How about just calling it MEDIA? Sure, labels are useful, but at the end of the day there will be media that people connect with, and the unwatched, unread remains. There seems to be a renewed slugfest between the “revolutionaries” storming the gates of traditional media, and the keepers of corporate status quo. As both sides trade barbs, it’s curious to this blogger why the loudest amongst both sides of this “debate” promote such zero-sum theocracy.
From bloggersblog today, a link to this rant against blogs from South Africa’s Sunday Times, calling blogs “the air guitars of journalism” And from my favorite contrarian Strumpette, some snarky satire on the introduction of MLB’s “Citizen Player Program”
Chris Brogan lends his typically keen insight and measured criticisms to discussions that took place at AlwaysOn, Hollywood. His concerns that “we” (people who create media independent of large corporate infrastructure) are living in a fishbowl. Brogan then takes the informations he’s gathered and builds a very smart roadmap for moving beyond amateur media. Chris “gets it”…big time.
In almost no time, “talking about nothing” shows are going to dry up. You have to deliver value. In video, audio, and even a blog, if you want to bring your message into a larger circle of people, you’re going to have to give value back for what you’re doing.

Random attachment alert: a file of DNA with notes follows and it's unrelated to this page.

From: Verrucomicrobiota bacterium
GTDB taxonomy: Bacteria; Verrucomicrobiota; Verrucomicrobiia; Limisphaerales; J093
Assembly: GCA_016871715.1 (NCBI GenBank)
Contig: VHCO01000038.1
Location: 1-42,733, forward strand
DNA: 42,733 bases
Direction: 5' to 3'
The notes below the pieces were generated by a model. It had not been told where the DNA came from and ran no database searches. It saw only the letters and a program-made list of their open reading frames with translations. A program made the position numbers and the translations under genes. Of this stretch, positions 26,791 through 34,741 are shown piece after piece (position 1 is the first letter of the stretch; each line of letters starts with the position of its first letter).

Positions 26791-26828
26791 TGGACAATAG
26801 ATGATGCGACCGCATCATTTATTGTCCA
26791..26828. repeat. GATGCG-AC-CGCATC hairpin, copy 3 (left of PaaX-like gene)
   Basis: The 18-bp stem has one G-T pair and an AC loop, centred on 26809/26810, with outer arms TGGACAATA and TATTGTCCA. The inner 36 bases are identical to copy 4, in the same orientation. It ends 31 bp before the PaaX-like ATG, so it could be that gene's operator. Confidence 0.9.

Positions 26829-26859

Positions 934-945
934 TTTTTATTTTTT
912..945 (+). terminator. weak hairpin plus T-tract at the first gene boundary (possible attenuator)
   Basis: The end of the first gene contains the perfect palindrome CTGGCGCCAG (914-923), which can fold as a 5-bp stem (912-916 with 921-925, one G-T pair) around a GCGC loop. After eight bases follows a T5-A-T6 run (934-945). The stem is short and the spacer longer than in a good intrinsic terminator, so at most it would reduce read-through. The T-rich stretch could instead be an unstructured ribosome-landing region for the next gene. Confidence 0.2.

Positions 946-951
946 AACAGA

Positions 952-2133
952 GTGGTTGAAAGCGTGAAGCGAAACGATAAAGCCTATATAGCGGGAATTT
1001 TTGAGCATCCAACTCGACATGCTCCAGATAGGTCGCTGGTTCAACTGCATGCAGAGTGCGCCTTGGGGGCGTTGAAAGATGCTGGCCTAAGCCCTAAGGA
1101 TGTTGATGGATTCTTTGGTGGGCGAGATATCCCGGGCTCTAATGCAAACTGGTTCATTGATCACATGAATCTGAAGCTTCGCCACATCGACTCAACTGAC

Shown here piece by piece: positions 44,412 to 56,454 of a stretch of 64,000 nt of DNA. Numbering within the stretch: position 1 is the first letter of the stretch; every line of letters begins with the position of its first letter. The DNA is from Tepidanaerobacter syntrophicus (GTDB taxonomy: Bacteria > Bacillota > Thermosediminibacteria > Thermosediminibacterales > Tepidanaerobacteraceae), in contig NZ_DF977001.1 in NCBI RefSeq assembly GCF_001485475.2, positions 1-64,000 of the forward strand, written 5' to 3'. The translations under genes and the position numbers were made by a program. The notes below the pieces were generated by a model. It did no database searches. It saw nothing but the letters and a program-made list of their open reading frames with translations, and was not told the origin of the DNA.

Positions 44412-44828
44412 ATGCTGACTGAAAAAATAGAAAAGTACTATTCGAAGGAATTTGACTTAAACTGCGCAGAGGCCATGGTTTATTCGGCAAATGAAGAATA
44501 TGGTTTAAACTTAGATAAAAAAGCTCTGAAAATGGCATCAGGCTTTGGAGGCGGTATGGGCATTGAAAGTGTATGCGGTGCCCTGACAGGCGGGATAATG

Most of this discussion seems to be framed in an either/or construct, which I believe to be a false pretext. Those who believe that Web 2.0, social media, and citizen content will completely evaporate are wrong, just as wrong as those who believe that the democratization of media spells the demise of large corporate media. What I see happening is that the “amateurs” are building relationships with their audience, and with corporate media. There, you’ll find the winners. Don’t believe me? Then why are guys like Jeff Jarvis having dinner with Rupert Murdoch and making deals with Washingtonpost.com?
For those of you who believe that bloggers don’t have juice, how do you reconcile CNN’s decision to release Presidential debate footage under a Creative Commons license? Clearly they were bowing to the outcrys of the “air guitar” players of the blogoshpere.
Much of what is taking place in social media space is all about buzz, and in-the-moment, viral types of content. This is the type of media that I believe will be the shortest-lived. They are also easy targets for critics as the sum-total of ALL new/social media. The below-the-radar people in this space are sometimes the most successful. At VON07 in San Jose, I met Nicholas Butterworth of Diversion Media. His firm has built two successful social media sites, Travelistic and Snowvision. Butterworth says that the key to social media success is community and relationship.
Coverage of VON07
Butterworth, and other micro media moguls like Zadi Diaz and Steve Woolf of Jetset are defining a new class of crossover talent. Media makers who understand the community nature of social media/Web 2.0 and have the business savvy to grasp the value of that community. The fact that they’ve partnered with Next New Networks demonstrates that savvy and sets them apart from the “air guitar” set. Amani Channel of My Urban Report is another example of new media being courted by old. The Atlanta Journal Constitution has expressed interest publishing content from his blog. Again, the gates aren’t being stormed so much as being opened by smarter old media firms.
The bottom line is that the marketplace will decide the winners and losers of traditional vs. social media. I’d keep an eye on the ones creating value for their communites and the ones who build tools for participation.